Horseshoe crab underside.jpg

Marine Animal

The Horseshoe crab (Limulus polyphemus) was officially adopted on June 25, 2002, in recognition its importance and value in the medical field and as the principal food source for over a million shore birds.[17]

Pteronarcyidae.jpg

Macroinvertebrate

The Stonefly (Order Plecoptera) was officially adopted on May 4, 2005, in recognition of the importance of excellent water quality and the vital role played by healthy aquatic ecosystems. It was supported by Gunning-Bedford Middle School, Salesianum High School, Delcastle Technical High School, Dickinson High School Environmental Club, The Independence School, Springer Middle School, St. Andrews School, and The Charter School of Wilmington.[18]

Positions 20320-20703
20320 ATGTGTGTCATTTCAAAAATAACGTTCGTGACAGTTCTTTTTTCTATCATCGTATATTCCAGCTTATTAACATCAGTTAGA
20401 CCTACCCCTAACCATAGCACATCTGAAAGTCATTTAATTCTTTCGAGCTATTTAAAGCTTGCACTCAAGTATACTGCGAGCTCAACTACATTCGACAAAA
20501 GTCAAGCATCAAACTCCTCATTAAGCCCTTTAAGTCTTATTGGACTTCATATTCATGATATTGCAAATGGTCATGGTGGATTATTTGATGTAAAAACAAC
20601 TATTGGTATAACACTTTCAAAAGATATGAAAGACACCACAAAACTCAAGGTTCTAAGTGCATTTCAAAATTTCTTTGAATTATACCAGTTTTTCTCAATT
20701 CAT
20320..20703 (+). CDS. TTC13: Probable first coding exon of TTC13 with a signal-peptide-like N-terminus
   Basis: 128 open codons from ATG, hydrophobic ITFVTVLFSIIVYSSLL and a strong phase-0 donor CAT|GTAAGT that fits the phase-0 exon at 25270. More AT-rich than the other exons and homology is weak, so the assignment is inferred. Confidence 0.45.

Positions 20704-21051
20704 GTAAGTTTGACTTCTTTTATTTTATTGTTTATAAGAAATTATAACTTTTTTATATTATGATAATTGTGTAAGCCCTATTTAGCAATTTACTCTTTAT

See also

References

External links



Wikimedia Foundation. 2010.

Look at other dictionaries:

  • List of Texas state symbols — Location of the State of Texas in the United States of America The following is a list of symbols of the U.S. State of Texas. Contents 1 Official designations and symbols[1] …   Wikipedia

  • List of Colorado state symbols — Location of the state of Colorado in the United States of America The following is a list of symbols of the U.S. state of Colorado. Contents 1 State insignia …   Wikipedia

  • List of Nebraska state symbols — Location of the State of Nebraska in the United States of America The following is a list of official symbols of the U.S. State of Nebraska, listed in the order adopted by the Nebraska Legislature: Contents 1 …   Wikipedia